the problem: cheap hollow-core doors that didn't match the style of the house
the solution:Add some wood trim to give the appearance of 4-panel doors.
step 1: remove the doors
step 2: remove the hardware
TIP: Notice how much of the hinge is on the "before" door (below left). I cleaned & degreased the hinges, masked them off with tape and spray painted the flat part of the hinge that is on the door (& also sprayed the screw heads). Now the big hinge blends into the nice white door.
step 3: Go outside and sand both sides of the door with an orbital sander. You don't have to take it all the way back to bare wood; you want a surface that your paint will adhere to. I use a med/rough & then a fine sandpaper on each side. (wipe off dust between sanding)
This piece of trim is actually called a "mullion."
I just looked through the trim selection until I found something I liked & would give the look I wanted.
It actually took eight pieces of 8-foot trim to do both sides (yes, I wasted some...).
It was less than $5 per piece at Lowes.
$40 for a new door ain't bad ;-)
All you have to do is make 4 rectangles out of trim by cutting them at 45 degree angles.
You can see how I set up a "jig" by clamping a piece of scrap wood to the workbench to ensure all the long pieces were exactly the same length.
I used a similar jig for the shorter pieces.
You must cut your pieces consistently for your rectangles to go together snugly.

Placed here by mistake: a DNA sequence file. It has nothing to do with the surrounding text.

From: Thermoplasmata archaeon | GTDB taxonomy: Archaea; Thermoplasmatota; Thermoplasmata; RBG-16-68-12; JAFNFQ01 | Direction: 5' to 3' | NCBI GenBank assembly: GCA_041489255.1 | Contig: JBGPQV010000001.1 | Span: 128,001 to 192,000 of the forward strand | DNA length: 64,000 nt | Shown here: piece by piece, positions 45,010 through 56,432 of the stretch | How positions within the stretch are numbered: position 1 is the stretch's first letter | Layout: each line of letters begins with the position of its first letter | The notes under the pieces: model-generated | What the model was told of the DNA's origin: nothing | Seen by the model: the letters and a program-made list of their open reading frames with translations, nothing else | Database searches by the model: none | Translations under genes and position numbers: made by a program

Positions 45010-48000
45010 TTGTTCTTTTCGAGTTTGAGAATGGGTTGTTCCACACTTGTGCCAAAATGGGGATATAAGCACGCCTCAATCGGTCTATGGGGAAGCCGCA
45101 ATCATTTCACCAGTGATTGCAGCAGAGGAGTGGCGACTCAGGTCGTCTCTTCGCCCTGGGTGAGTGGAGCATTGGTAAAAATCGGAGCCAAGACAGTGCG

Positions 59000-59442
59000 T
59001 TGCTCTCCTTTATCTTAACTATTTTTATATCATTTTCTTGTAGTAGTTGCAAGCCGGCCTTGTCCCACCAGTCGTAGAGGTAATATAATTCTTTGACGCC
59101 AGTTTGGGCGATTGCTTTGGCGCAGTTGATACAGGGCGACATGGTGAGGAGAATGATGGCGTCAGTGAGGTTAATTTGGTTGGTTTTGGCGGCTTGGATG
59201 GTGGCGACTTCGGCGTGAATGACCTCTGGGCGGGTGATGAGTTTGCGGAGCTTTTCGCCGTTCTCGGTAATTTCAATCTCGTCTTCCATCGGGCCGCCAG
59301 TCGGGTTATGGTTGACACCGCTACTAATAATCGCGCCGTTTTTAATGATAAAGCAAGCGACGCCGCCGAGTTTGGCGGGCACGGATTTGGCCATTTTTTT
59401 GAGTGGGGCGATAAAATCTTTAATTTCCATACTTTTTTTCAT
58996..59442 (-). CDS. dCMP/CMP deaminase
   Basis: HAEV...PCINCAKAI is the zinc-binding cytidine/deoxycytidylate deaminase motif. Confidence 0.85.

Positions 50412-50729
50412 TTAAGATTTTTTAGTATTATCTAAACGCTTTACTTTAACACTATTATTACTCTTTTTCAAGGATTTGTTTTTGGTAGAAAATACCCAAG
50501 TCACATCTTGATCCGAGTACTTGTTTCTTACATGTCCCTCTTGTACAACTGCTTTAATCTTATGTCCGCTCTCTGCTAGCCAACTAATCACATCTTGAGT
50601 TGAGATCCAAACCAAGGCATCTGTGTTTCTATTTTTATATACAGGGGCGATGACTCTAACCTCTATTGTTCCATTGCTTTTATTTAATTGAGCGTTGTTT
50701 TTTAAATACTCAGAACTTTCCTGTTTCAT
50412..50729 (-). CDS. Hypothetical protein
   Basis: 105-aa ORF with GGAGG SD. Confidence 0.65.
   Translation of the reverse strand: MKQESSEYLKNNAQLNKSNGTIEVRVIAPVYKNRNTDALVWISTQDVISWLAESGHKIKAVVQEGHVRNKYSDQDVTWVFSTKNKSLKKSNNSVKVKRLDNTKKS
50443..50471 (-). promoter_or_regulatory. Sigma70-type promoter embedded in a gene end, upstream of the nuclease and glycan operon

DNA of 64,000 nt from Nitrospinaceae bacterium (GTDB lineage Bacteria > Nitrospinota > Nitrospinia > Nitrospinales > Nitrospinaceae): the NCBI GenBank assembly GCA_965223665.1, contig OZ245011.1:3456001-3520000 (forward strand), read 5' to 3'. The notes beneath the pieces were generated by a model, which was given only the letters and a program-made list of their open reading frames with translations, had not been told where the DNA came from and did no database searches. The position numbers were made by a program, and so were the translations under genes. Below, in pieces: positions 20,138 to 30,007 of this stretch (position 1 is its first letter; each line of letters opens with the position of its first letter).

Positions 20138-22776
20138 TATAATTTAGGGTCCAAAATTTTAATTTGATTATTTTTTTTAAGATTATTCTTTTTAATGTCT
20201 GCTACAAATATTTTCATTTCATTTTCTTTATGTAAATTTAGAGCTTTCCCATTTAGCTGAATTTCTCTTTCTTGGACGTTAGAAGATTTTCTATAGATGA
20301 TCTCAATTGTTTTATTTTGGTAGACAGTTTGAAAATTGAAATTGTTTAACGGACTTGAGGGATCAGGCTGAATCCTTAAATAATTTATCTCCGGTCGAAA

You can see I ran a line down the center of the door to be the guide for the 4 rectangles.
Here I laid it out until it was appealing to my eye. Then, wrote down how many inches the rectangles would be from the center line & from the top of the door.
From here, I used wood glue and nails to fasten the trim.
TIP: Always pre-drill small pieces of wood as to avoid splitting when driving nails through them.
You can see the lines I used as a guide.
I first placed the top piece of the ractangle with glue & nails.
The 2nd piece was always the vertical side closest to the middle of the door. This process kept the 4 rectangles symmetrical.
Carefully use a nail set (left) & hammer to drive the nails below the surface of the trim (center).
Put a little spackle or putty in the holes. Wait for it to dry, then sand it flush & no one will know about the nails.
You can see the corner joint isn't perfect. That's ok--that's why God made sandpaper and caulk ;-)
Next, get to painting, reattach the hardware & hang 'er back up!
This is the look from inside the bathroom.
This turned out to be a great project. Sandra and I were stunned at the striking difference this made.